Browsing Reflections

Fr. Jo's Reflection for The Nativity of the Lord (Christmas) Yr A, December 25, 2022

It is important to note that the major celebrations of the life of Christ kick off at night. Think of Easter—the greatest feast of the Church, and Christmas—the celebration of the birth of Jesus. The idea that the world was filled with darkness until the light of Christ overcame the darkness is central to Christology. The darkness in question isn’t a material darkness. It is the darkness of sin which strikes even greater terror than the mere absence of the light of the sun. Then the one who is called ‘Sun of Righteousness’ arose and confounded that night. Only He came as a helpless, gentle, dependent, vulnerable, innocent child—the Babe of Bethlehem.

The world would no longer be the same. His coming was like a worldwide volcano, splitting time in two. All who lived before Him were consigned to a category called BC (Before Christ), and those coming after Him live in a time that is His, namely AD (Anno Domino, Year of the Lord). He reigns over all, even those who do not accept Him or mock and deride Him. For, if we say that today is December 25, 2022, we proclaim that it has been two thousand and twenty-two years since He came. Someone may not believe in Him, yet inadvertently acknowledges His presence and dominion in the world.

Often we hear about the commercialization of Christmas or about atheistic groups that rise up to make noise and—as some would say—‘take Christ out of Christmas.’ No other person is so great that his or her birthday brings about such controversy. When we celebrate Washington’s Birthday, no rabble rouser rises up to suggest that their mom’s or dad’s birthday is being forgotten, and in opposition erect their monument beside Washington’s. But Washington, Buddha, Muhammad, or your own mom and dad are only human beings. Jesus is God, who became human. The opposition to Christmas was prophesied by Simeon when he said, “Behold this child is destined for the rise and fall of many in Israel. He is a sign to be contradicted, so that the secret thoughts of many will be laid bare” (Lk 2:23f). Opposition to Christ reveals the envy, discontent and rage in many hearts. Opposition to Christ started with Herod, then his own people, then Pilate, then the emperors and continues to our time. We shouldn’t be surprised. For, who has ever had his or her birth prophesied, and upon coming, time changed? Who has ever come into this world with the sole purpose of dying? All of us come to live and we’re sad when someone passes. On the contrary, death was His destiny; and dying, He brought life to all.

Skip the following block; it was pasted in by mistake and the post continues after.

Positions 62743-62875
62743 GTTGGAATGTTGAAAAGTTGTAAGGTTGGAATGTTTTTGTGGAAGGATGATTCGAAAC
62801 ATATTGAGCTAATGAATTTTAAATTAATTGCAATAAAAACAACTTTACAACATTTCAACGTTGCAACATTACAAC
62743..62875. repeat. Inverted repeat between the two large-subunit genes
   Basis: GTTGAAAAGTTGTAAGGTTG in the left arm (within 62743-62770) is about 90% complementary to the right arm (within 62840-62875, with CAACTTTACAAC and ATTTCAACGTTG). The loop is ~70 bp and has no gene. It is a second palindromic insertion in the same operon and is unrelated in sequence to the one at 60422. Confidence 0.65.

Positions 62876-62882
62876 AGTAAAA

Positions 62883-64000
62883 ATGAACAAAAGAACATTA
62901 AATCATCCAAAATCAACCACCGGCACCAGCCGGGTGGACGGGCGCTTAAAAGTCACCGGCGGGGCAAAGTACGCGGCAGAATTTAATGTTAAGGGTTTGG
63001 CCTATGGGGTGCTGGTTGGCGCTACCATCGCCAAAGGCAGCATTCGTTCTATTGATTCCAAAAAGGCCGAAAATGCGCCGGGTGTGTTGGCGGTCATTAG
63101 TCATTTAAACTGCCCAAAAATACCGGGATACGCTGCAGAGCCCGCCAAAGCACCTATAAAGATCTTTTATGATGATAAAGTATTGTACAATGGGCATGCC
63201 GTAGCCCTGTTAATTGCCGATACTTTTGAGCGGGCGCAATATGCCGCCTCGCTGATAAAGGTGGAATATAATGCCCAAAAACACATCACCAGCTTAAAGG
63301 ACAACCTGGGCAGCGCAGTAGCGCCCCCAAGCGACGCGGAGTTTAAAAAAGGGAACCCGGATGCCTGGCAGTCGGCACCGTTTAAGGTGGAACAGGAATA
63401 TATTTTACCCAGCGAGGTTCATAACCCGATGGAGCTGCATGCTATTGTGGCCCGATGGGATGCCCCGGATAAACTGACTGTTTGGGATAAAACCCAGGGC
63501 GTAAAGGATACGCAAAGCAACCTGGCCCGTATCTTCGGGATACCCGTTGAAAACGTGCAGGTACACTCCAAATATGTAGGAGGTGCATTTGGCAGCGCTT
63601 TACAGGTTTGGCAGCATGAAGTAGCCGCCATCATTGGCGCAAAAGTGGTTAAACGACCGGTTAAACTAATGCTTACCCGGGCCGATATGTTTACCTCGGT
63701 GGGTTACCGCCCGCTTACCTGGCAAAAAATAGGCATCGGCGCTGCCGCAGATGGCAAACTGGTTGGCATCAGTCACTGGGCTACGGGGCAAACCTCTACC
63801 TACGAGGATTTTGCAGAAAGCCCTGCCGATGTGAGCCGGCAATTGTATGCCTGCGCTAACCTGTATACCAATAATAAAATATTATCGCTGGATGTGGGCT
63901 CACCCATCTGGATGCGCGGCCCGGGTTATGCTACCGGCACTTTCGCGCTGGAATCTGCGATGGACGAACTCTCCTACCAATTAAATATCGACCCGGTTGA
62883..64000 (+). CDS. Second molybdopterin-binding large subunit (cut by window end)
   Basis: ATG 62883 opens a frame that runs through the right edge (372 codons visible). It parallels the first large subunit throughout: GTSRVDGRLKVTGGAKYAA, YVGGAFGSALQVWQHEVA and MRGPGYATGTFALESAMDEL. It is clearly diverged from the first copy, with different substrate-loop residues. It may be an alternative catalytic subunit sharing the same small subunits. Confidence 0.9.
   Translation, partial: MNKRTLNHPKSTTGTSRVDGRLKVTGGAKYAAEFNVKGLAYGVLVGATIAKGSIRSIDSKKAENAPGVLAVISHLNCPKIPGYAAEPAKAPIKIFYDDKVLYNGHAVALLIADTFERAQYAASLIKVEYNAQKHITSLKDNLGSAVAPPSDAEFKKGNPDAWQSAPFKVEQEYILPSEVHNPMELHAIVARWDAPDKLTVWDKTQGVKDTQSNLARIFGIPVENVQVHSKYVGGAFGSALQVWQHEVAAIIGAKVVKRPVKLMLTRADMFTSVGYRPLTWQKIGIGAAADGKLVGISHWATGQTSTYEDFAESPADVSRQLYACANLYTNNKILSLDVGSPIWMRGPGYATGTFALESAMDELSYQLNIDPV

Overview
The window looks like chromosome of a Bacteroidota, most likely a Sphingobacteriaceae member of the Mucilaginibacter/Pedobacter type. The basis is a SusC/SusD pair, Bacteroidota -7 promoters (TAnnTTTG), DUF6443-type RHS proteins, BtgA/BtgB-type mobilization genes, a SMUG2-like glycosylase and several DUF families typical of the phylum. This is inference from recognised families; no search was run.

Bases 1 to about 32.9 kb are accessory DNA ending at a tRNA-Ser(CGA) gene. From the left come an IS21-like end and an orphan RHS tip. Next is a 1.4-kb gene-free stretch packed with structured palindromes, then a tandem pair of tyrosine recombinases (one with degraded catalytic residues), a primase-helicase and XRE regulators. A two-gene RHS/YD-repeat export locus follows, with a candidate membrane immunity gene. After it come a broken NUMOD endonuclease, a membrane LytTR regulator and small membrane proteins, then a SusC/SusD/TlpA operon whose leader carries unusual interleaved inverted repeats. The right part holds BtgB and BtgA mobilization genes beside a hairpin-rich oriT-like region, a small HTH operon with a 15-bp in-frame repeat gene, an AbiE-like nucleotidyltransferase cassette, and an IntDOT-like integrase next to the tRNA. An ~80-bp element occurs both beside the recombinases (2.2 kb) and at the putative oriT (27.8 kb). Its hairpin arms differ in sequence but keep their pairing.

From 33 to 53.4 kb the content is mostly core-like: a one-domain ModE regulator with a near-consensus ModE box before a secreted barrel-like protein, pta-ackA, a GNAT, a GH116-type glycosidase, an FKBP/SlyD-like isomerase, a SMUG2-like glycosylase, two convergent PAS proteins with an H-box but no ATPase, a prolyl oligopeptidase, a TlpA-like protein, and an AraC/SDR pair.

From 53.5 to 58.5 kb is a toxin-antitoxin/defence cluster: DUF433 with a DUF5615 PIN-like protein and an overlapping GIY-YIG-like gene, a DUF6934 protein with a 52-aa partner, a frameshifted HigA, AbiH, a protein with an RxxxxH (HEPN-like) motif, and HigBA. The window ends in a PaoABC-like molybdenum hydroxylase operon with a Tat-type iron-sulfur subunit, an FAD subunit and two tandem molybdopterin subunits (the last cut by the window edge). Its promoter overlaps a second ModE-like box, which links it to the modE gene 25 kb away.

God’s coming into the world is the greatest act of humility to which we are called to emulate. The humility in question is not so much about being born in a stable—several children in poor countries are born in worse places. The humility in question is about divinity taking another form—that of humanity. It is a mystery which only shepherds and wise men could grasp. Shepherds—because they knew that they knew nothing. Wise men—because they knew that they didn’t know everything. That explains why you wouldn’t find college professors, congressmen and senators, lawyers, and media pundits around the manger. That would be too incomprehensible for them.

God became man to elevate humanity to the divine status. Five levels of life are distinguished, namely—the chemical, the plant, the animal, the human, and the divine. Christmas is like the chemical taking on the nature of plant, or like the Christmas poinsettias dancing around the altar, or your cat telling you welcome and reciting Shakespeare to you. Christmas is humanity transcending beyond itself to become divine. But before that could happen, God chose to first become man (like man becoming a cat or grass). That is why Christmas invites us to be as humble as God chose to be in Christ. For heaven may be high but the door to it is extremely low. We must stoop to enter therein.

Fr. Chukwudi Jo Okonkwo


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